We survived Kentucky hill country! Phew! There were times that were a bit touch and go in terms of morale and conviction, but the northern Kentuckians rallied and cheerleaded our remaining miles and hills and heartened us to see it through. We left Lexington on a bike trail that made for a pleasant exit (far better than our entrance!). We stopped off at a Warm Showers host tucked away in a quiet rural neighborhood, where we were fed well, offered comfortable accommodations, and given a window into the lay of the land. As we traveled the country roads north we soaked up the beautiful country landscapes that offset the challenge the hills presented.
A funny aside: as we pass through small towns, the boys quantify how many horses the town is (reference the expression: one-horse town) as though it is a unit of measurement. Recently, water towers have become a unit of measurement as well. “This must be a pretty big town because it has TWO water towers! Yeah, it’s a two-water tower town.” We camped in a variety of parks, (private, state, and county campgrounds) and were met with beautiful grounds, ample deer (photo courtesy of Tango), and friendliness at every one.
One day stands out in the middle of these camping days when we were chugging up yet another hill. As Team Eleanor was dripping sweat while pedaling painfully slowly up a hill a dog started barking at us. A man then stepped out and saw us and yelled, “It’s only downhill from here.” I replied between gasps for air, “I hope so.” His wife then stepped out and instantly invited us to Sunday dinner. I informed her there were three more behind us, so the invitation was bigger than she realized. “That’s okay. We’ve got enough for six.” Really? Okay. “Sure, we will join you for dinner.” In the blink of an eye, Team Frank arrived, all four kids were loving on their cow dog, and place settings for an extra six people were set as though we had been expected. And sure enough, they did have enough for all of us and then some. This extended family congregates for their noon meal every Sunday, something I think to be rare and precious in today’s busy world. Icing on the cake, literally, was a birthday celebration at the conclusion of the meal. Conversation was easy, the family incredibly friendly and hospitable, and our well-fed bellies taxed our waistbands. We said our good-byes and went on our way, thanking God for the timing that enabled us to meet this openhearted family. As we continued pedaling, one of the family members passed us on the road. We were on yet another hill and she informed us this would be our last one before town and wished us well. Upon our arrival at the grocery store in town a cashier ran out into the parking lot and said, “I assume you’re the bikers from Seattle?” Yes. “Here, the lunch crew left you this [money] as a gift.” Really?! We were speechless. How thoughtful, generous, and unexpected after having already given us so much. We were touched to say the least.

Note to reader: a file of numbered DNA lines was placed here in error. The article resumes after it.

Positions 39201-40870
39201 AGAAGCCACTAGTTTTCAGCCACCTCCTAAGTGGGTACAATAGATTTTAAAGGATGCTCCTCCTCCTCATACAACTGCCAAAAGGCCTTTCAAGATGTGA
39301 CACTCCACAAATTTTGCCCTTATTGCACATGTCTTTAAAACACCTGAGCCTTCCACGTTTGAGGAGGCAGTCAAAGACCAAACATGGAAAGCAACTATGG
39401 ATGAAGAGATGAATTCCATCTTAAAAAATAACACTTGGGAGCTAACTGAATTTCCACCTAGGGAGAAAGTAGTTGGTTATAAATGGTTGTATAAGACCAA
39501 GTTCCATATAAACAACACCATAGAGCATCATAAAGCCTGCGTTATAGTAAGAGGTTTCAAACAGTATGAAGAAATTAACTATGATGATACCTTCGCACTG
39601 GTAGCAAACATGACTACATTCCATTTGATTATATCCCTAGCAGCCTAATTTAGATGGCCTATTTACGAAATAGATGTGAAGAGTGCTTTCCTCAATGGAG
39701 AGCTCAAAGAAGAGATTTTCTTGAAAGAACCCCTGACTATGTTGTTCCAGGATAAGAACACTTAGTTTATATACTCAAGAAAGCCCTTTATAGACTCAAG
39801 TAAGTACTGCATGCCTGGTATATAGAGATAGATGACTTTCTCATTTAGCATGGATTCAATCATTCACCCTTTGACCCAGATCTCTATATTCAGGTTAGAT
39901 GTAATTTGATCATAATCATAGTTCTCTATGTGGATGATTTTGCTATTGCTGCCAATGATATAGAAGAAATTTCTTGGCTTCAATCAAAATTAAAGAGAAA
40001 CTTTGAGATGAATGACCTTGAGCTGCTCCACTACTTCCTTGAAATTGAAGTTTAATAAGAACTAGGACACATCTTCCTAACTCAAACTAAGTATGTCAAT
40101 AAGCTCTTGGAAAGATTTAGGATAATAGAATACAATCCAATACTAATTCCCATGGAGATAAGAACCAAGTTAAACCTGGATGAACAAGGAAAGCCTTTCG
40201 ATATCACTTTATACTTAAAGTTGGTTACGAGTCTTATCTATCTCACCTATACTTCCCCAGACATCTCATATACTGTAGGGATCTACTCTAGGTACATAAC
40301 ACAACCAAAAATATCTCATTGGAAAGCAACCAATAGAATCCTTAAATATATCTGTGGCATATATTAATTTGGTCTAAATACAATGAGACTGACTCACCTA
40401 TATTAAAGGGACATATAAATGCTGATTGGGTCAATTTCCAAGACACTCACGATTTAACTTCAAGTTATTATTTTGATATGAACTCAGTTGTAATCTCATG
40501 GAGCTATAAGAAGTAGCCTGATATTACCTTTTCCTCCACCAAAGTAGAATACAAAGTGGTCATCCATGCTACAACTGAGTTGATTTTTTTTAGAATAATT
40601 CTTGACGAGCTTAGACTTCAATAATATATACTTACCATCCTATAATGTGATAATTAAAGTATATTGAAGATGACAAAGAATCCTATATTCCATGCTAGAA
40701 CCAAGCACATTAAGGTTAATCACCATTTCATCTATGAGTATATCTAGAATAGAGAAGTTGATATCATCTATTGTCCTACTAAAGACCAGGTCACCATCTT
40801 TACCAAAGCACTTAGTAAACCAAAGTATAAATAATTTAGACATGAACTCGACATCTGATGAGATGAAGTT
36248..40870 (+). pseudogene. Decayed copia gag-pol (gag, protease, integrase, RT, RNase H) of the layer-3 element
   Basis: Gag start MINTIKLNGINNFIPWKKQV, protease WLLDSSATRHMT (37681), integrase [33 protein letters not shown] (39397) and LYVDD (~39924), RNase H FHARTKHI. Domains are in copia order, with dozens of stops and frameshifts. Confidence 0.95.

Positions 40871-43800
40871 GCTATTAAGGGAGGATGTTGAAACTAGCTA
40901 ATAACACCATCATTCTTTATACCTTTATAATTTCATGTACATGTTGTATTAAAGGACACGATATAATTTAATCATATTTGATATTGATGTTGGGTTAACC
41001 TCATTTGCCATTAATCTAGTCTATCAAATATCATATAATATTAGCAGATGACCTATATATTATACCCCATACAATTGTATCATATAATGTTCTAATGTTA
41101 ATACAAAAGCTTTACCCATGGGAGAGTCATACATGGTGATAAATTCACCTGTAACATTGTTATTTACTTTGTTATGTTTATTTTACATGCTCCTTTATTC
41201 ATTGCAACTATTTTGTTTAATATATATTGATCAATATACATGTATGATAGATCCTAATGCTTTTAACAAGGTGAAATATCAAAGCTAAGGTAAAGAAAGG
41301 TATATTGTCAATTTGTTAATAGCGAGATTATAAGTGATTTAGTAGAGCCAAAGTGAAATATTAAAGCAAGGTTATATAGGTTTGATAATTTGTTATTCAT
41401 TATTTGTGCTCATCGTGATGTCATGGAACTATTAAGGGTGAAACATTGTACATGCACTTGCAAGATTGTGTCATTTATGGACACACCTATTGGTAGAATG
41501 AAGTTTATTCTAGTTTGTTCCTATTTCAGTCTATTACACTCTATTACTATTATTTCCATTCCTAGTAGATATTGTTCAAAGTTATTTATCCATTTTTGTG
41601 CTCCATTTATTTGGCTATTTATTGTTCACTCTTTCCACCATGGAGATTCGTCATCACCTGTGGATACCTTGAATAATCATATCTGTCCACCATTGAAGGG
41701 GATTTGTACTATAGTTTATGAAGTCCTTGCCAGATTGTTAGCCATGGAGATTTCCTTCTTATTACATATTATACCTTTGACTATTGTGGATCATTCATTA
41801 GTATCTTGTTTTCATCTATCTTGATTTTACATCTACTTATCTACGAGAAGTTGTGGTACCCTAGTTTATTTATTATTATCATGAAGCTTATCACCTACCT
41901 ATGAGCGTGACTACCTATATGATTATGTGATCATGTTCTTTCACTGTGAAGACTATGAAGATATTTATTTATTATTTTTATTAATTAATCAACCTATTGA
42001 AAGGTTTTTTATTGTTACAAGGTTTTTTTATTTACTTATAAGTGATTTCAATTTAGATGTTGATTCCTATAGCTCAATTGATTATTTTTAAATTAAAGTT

After our circuit of campgrounds we went to another Warm Showers host. As we rode through their town we instantly recognized buildings that suggested a military installation past. The town was idyllic atop a ridge with well-maintained, older homes; people outdoors and engaging; and friendly drivers. As though that was not endearing enough, our hosts took it to the next level. The Montana family warmly welcomed us. They invited Lil’ Mo to attend their daughter’s Kindermusik class, where we discovered the teacher to be a woman who had given us a thumbs-up signal earlier as we rode through town. Lil’ Mo dearly misses her beloved preschool, so she was beyond tickled to be in a class setting with a same-age peer group. The teacher took her in stride, the hosting child helped introduce her to the class, and Lil’ Mo beamed.
Friends and family filtered through the Montana family’s beautiful home for the duration of our stay, and every single one was a beacon of kindness. Their kids were amazing hosts and playmates for ours, the adults were great sources of conversation and insight, and we were fed a bountiful spread for dinner and breakfast.
The Kindermusik teacher’s husband stopped by in the morning. He is also an avid cyclist, and adjusted his schedule to escort us across the Ohio River. He gave us bike maps for Ohio, solicited another friend to assist with the escort, and called ahead to a bike shop to see if they had a chain for us. His helpfulness was such a gift—no stopping to figure out and memorize the next set of turns, no effort needed to uncover which bike shop will meet our needs, and he had answers to our questions about what lies ahead (FLATTER terrain in the short-term! Yay!).
Needless to say, our morale is high and the entrance into Ohio was easy. The bike infrastructure across the state is impressive and leads us to see blue skies and butterflies ahead despite the muggy and rainy forecast, because it will all be at achievable grade, mostly on rail trail bike routes. Onward we go!
Postscript: We compiled a list of the most frequently asked questions we field on a daily basis. Feel free to check out this new tab if you have lingering questions about how we keep this small army moving.